There are strong rumors that President Trump will issue an executive order that will allow individuals to buy association health plans. These plans are not regulated by the ACA, instead they are regulated by ERISA. If the executive order or the subsequent rule making that comes from the order are upheld in court, these plans would be allowed to medically underwrite and risk rate their premiums.

So what does that mean for people who are looking to buy insurance on the individual market?

We need to split the universe of buyers into two risk groupings:high risk and low risk. Low risk individuals will get good underwritten rates and high risk individuals will get bad underwritten rates. Risk can be a function of medical history, hobbies, zip code, age or any other factor that an insurer has ever used to divide their risk pool. I think that we also need to divide the universe into three income groups. People who make too little for Exchange subsidies, people who make just enough for Exchange subsidies and people who make too much for Exchange subsidies.

I want to look through the distributional implications prospectively first:

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Open Thread: Oh Joy, Another Crappy Reboot…


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… Of a series nobody enjoyed the *first* time…

Matthew Yglesias, at Vox“The Harriet Miers of the Fed is ready for a comeback”:

Back in the younger and more innocent days of January, 2006, then-President George W. Bush decided to appoint a nice-looking and well-off young man named Kevin Warsh to a seat on the Federal Reserve Board of Governors that he had no apparent qualification for…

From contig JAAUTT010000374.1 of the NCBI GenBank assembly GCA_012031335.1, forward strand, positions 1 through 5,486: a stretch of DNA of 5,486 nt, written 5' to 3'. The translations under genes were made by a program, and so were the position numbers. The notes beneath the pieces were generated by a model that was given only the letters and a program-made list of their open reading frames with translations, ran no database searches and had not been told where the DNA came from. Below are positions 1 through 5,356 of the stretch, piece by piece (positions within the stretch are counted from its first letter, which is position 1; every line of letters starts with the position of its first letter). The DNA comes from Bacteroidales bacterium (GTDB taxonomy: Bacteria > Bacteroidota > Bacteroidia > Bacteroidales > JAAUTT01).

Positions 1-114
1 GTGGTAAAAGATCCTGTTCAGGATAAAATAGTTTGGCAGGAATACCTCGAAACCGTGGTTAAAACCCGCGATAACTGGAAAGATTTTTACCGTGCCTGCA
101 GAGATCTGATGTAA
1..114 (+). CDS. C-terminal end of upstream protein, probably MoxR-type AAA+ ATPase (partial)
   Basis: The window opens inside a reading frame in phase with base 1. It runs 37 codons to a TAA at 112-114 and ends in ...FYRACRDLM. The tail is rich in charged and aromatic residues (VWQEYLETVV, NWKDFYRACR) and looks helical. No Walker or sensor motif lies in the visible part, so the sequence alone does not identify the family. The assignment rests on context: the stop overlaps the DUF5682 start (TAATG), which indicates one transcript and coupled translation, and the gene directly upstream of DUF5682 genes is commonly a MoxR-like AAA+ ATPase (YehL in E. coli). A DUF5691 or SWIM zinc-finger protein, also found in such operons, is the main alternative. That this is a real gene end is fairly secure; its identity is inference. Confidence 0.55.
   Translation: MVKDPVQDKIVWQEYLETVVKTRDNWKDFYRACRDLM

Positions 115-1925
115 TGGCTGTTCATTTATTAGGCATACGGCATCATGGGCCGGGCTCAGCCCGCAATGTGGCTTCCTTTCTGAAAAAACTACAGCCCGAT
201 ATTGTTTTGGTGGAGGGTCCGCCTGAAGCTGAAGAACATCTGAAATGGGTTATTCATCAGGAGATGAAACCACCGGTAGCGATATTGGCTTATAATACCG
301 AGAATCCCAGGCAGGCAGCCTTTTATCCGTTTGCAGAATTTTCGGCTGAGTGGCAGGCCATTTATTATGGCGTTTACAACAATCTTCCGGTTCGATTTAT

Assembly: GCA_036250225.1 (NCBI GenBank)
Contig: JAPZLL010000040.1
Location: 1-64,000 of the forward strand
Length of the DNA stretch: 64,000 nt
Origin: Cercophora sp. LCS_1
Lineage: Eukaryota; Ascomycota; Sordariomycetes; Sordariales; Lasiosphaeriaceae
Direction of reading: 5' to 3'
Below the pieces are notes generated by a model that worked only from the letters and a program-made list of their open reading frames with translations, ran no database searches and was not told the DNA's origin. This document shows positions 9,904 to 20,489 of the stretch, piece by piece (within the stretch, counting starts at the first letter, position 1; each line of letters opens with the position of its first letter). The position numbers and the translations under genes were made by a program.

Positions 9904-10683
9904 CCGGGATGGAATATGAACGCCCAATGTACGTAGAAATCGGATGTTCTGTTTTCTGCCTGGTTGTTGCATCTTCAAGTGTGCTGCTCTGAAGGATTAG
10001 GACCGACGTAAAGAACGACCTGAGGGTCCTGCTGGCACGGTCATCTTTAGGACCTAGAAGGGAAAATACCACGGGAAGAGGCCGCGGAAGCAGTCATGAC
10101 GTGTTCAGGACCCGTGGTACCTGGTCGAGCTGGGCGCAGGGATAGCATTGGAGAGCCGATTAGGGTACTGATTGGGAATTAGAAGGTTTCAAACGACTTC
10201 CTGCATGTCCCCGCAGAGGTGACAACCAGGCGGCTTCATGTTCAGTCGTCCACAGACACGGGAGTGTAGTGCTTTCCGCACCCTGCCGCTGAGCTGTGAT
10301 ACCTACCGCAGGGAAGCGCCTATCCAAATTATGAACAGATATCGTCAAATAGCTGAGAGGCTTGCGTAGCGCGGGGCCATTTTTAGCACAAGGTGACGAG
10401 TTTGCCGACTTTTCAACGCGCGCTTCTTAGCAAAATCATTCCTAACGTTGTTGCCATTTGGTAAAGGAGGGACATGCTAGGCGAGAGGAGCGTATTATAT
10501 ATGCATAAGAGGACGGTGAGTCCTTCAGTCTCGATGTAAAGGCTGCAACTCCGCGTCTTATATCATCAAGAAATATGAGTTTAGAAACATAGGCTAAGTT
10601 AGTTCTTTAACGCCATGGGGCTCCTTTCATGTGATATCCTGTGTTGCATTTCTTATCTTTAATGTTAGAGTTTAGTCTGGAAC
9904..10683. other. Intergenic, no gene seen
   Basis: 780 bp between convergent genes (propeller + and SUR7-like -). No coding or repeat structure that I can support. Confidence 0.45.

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Stupid Idea For David To Destroy

David’s post below got me thinking on single payer vs. universal coverage — I’m with David (and Elie). Don’t care how we get to health care for all Americans, as long as we get there.

So here’s my stupid idea: a move in stages.*

Stage one: Medicare For All Kids.  Same program, just for every kid up to the age of 18–or 26, to match current ACA practice.

The reasoning in my wholly non-expert addled brain being twofold: first, kids are, as a group, cheap to cover, so the financial lift here is presumably manageable.  Second: this has an aspirational frame that can be used to persuade.  I don’t know about you, but I’ll take (I took) risks on my own behalf I would never have done had I my son to keep safe when I started my own small business.  I don’t know how many people have deferred or abandoned dreams because they couldn’t go insurance-naked for their kids.

That’s anecdata, but David Leonhardt made much the same argument way back in 2010 in defense of the bill that became Obamacare. Medicare For All Kids, presented as a way to unleash Americans’ entrpreneurial spirit, would be a proposition on which I think Democrats could go to town.